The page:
10 Facts About Bridget Riley's Stripes

Firebird by Bridget Riley - MyArtBrokerFirebird © Bridget Riley 1971
Jasper Tordoff

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Bridget Riley

Bridget Riley

106 works

The Stripes print series was created by Bridget Riley in 1965. It is an example of her exploration of colour and form and represents her Op Art style.


Stripes is about the relationship between the complex and the simple

Rose Rose by Bridget RileyRose Rose by Bridget Riley, 2011

Stripes implores the viewer to look carefully and closely. This series succinctly represents Riley’s philosophy - that complexity lurks beneath the surface of simplicity, if only we take the time to notice.


Riley introduced colour into her work from 1967

Serpentine by Bridget Riley Serpentine by Bridget Riley, 1999

Riley introduced colour into her previously black and white works in 1967 with her Stripes works, expanding the perceptual and optical possibilities of her compositions.


Some of Riley's colour palettes were inspired by her travels

Achaean by Bridget Riley Achaean by Bridget Riley, 1981

Riley expanded her colour palette as she travelled: conceiving the well-known Egyptian palette (Anchaen, 1981), inspired by her travels there.


This series has endured as iconic in Riley's career

Rose Horizontal by Bridget RileyRose Horizontal by Bridget Riley, 2018

Having used an array of geometric forms to pursue vibrating movement throughout her artistic career, Riley’s stripes - horizontal, vertical or diagonal, have endured.


Riley first rose to fame in 1965

And About by Bridget Riley And About by Bridget Riley, 2011

Riley rose to international fame following the 1965 exhibition The Representative Eye at the Museum of Modern art in New York.


Riley represented the UK at the Venice Biennale

Edge of Light by Bridget Riley Edge of Light by Bridget Riley, 1981

In 1968, Riley represented the UK at the 34th Venice Biennale, where she was also the first living British painter to win the prestigious International Prize for Painting.


Riley has commented on the simplicity of this work

Brouillard by Bridget Riley Brouillard by Bridget Riley, 1981

On the simplicity of the forms, Riley stated: “If I want to make colour a central issue, I had to give up the complexities of form with which I had been working. In the straight line I had one of the most fundamental forms”.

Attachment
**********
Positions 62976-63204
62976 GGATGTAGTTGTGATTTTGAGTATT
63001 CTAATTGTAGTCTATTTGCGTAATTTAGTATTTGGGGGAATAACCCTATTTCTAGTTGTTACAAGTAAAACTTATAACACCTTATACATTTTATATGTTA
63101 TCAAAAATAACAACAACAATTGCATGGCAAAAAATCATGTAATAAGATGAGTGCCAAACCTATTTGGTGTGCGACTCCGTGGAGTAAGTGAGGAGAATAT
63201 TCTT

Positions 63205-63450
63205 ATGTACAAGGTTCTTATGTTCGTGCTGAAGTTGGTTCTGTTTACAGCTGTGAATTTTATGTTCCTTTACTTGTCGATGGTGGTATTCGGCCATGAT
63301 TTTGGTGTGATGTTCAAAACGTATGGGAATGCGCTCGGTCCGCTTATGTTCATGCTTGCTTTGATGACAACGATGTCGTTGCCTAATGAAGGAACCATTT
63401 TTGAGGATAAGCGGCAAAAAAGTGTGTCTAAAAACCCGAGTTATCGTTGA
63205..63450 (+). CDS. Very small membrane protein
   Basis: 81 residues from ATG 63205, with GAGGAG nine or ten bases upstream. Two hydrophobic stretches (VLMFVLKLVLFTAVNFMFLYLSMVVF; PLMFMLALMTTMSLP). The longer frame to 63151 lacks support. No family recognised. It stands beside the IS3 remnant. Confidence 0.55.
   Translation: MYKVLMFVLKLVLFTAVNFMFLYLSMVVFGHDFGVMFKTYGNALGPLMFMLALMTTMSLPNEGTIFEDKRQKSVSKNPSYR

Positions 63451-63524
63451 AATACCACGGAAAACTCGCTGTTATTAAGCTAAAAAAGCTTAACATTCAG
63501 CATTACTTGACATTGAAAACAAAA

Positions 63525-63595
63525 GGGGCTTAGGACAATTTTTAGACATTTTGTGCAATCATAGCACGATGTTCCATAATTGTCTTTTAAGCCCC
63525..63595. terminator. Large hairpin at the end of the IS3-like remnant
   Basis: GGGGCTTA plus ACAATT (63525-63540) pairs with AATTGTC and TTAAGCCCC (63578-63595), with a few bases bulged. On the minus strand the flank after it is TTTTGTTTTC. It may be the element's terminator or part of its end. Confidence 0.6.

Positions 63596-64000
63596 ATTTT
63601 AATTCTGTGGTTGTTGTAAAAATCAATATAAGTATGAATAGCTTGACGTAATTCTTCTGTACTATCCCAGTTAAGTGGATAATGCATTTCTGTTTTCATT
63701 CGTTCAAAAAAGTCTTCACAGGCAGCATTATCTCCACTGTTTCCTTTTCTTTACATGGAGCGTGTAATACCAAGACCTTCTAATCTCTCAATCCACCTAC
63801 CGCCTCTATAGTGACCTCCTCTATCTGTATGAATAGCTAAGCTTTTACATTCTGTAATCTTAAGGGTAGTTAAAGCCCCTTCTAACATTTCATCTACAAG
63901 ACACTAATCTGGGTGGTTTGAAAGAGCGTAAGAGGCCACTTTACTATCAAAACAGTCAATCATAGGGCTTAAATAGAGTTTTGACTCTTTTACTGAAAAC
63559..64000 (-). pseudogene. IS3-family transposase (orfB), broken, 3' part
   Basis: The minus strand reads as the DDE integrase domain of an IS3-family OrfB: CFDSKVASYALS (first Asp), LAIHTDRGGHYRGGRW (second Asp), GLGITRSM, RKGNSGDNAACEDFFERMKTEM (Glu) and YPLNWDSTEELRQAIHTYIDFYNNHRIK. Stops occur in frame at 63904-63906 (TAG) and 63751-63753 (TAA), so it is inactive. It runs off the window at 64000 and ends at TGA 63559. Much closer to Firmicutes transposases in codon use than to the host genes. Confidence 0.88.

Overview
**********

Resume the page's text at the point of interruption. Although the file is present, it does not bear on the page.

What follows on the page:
These works should be read from left to right

Firebird by Bridget Riley Firebird by Bridget Riley, 1971

The lines are uniform: of equal density and at regular intervals. Riley has suggested that these horizontally-striped works should be read from left to right to best appreciate the variations in colour between warmer and cooler hues.


These works explore abstraction

Light Between by Bridget Riley Light Between by Bridget Riley, 1982

Non-representational in their degree of abstraction , Riley’s titles enable the viewer to discover and understand what experiences or moments underpin each Stripes painting.


The stripes allowed Riley to explore colour in depth

Silvered 2 by Bridget RileySilvered 2 by Bridget Riley, 1981

The stability offered by repetitive stripes was essential for Riley’s in-depth explorations of colour.


Riley was inspired by many artists

Two Blues by Bridget Riley Two Blues by Bridget Riley, 2003

As many artists before Riley, such as Seurat, Sonia Delaunay and Josef Albers, discovered, colours evoke emotional responses. Therefore, colour combinations can vibrate and produce alternating effects in their viewer. Hence, Riley’s Stripe prints stand as powerful manifestations of the artist’s life-long commitment to exploring colour, shape and form.

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